Into Turkey

28th November, 2012
Tel Aviv to Istanbul to Ankara

For all photos for 27th November, click here to view them on my dropbox site. If you don’t have Dropbox, use this link to sign up and you and I will both get a bonus amount of free storage space.

We were up very early this morning, waking at 3am to be ready to have our luggage on the bus by 3:45am, to be on the bus and going at 4:15am. We drove through the dark for about two hours. I slept a little, wrote a little, and spent some time in conversation with Gila and Rosemary – mainly about the politics of the region and about Turkey and about the Christian heritage of Turkey. I asked Gila about the possibility of conducting a joint Jewish Catholic Muslim pilgrimage to Jerusalem, and she was quite positive, saying she had done this before for a group from Russia. She is confident that while there would be significant difficulties, most of these could be handled, as long as the tour leaders were sensitive and ready to understand that at some points the Muslim members of the group would take longer to process in security checks. But if they have foreign (eg. Australian, British or American) passports, there would be no serious obstacle, she thought. There would be no problem with such a group visiting the temple mount, although only the Muslims would be able to enter the Dome of the Rock and the Al-Aqsa Mosque. Gila has a very good website, which I looked up last night before going to sleep: www.itsgila.com. Check it out.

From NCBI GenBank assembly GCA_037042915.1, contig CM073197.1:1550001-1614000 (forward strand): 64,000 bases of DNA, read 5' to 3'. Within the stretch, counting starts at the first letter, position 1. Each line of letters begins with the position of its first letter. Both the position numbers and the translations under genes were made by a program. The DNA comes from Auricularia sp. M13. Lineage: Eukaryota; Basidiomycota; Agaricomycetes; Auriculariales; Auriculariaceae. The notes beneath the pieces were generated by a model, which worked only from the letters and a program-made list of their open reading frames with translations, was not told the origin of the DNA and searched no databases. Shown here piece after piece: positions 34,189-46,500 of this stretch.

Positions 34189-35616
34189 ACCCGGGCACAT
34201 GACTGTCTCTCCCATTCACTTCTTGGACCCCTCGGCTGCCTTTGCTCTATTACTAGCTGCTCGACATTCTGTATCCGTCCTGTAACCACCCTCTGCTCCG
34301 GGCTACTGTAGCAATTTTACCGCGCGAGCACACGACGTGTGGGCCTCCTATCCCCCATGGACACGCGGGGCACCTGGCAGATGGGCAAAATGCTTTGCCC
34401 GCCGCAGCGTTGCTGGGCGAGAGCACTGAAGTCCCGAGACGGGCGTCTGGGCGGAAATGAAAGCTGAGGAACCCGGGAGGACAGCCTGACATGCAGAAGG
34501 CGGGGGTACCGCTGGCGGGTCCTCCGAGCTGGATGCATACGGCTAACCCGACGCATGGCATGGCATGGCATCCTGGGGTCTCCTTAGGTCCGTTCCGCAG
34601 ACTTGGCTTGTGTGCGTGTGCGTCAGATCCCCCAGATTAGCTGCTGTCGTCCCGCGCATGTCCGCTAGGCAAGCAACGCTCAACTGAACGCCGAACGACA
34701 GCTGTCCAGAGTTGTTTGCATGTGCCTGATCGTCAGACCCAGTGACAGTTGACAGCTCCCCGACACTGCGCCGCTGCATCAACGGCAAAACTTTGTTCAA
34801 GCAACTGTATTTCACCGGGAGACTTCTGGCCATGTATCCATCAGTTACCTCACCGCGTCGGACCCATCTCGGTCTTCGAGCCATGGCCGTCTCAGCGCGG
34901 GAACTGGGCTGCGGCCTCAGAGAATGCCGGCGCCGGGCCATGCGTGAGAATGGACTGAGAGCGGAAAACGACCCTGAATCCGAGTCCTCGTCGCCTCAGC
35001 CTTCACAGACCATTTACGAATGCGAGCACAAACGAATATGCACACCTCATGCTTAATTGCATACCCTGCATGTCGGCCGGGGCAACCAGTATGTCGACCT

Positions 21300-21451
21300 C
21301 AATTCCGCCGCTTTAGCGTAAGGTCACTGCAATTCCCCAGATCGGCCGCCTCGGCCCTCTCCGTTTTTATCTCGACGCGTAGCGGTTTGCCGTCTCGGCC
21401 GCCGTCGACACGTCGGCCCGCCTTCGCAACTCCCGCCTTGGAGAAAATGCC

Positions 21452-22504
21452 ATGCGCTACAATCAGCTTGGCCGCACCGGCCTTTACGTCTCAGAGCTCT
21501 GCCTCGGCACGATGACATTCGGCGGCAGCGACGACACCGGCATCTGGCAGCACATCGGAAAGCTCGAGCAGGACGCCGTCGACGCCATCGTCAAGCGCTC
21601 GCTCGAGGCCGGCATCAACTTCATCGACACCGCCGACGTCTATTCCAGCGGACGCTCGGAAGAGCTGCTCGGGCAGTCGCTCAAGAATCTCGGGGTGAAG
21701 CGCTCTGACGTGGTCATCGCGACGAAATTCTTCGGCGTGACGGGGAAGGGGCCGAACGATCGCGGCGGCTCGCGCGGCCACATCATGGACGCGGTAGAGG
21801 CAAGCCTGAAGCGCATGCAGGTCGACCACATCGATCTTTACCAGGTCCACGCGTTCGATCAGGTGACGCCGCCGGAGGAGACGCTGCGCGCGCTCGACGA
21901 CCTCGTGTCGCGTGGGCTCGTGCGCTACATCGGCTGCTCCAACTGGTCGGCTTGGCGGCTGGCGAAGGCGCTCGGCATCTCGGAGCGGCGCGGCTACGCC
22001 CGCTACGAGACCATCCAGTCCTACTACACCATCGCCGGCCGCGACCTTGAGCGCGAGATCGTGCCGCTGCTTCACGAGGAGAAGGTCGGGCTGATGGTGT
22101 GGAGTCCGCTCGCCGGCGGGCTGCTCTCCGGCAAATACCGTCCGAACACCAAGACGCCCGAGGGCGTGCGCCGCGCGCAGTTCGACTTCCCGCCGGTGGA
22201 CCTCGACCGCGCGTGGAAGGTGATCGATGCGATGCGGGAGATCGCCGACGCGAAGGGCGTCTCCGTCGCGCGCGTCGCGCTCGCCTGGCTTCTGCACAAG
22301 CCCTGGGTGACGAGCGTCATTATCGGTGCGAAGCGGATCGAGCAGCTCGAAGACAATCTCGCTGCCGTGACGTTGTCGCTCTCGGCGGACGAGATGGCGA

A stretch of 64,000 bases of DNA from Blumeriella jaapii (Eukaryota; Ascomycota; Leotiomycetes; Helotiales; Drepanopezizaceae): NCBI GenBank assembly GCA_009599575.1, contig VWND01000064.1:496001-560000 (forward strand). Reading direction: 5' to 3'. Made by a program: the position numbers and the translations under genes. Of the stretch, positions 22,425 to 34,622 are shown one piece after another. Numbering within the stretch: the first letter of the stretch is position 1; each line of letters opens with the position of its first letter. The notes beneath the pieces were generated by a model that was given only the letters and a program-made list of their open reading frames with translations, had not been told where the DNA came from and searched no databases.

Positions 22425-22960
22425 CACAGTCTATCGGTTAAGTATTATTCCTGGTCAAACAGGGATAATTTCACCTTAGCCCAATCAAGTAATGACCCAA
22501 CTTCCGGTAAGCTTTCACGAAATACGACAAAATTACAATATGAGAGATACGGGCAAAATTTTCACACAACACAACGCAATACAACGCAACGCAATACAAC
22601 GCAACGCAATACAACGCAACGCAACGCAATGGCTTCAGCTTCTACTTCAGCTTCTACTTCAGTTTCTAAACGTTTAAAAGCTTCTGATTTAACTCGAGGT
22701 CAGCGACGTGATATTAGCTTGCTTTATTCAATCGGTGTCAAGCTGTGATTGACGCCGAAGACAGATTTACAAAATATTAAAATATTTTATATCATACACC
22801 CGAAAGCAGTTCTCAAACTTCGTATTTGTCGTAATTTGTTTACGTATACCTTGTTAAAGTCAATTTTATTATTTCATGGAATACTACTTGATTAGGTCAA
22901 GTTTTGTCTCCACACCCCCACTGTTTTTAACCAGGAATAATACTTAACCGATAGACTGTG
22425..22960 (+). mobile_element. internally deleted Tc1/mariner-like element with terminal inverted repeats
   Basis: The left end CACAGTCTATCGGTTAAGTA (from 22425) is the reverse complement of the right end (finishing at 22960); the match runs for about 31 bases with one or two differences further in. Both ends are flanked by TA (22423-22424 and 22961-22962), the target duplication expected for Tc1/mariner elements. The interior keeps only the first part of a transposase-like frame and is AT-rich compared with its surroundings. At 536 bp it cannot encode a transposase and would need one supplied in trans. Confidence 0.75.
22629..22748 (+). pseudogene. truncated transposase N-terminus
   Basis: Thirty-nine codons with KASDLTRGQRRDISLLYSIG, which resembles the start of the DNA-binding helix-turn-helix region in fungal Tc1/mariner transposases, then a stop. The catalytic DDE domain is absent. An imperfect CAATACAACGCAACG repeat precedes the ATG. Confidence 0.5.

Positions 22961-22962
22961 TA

We arrived at the airport about 6:30am just as the sun was coming up. I gave the vote of thanks to Gila and Abed (giving them the copies of Kairos I had meant to give to Habib in Nazareth). We farewelled Abed after he had unpacked our cases, and Gila shepherded us inside to the security check line, giving us clear instructions about what would happen, where we would be asked to go, and what we should say and do and not say or do. The process can be quite daunting, I am told, as there are a series of checks, but the airport was not very busy – perhaps a combination of the morning hour and the reduction in tourists at this time. It is easier too going in through as a group with a recognised tour guide. There are random checks all along the way. After my luggage went through the x-ray, I was one of those randomly selected for a further questioning. Although I did not have to open my suitcase, I was asked how many shoes I had, and whether I had bought these in Israel or brought them with me. After simply answering these questions, my bag got the required sticker of approval and I moved on to the check in stage. My case came in at 19kg (a good thing, I thought, that they didn’t weigh my backpack). We went through customs, put our carry on luggage through the x-ray scanner, one final check of our passports and boarding pass and we were finally on the other side at 7:30am. We spent our last shekels on breakfast, I bought some fridge magnets for our collection at home, and then went up to the departure lounge to write up yesterday’s diary. The plane boarded on time, and we left promptly for Istanbul.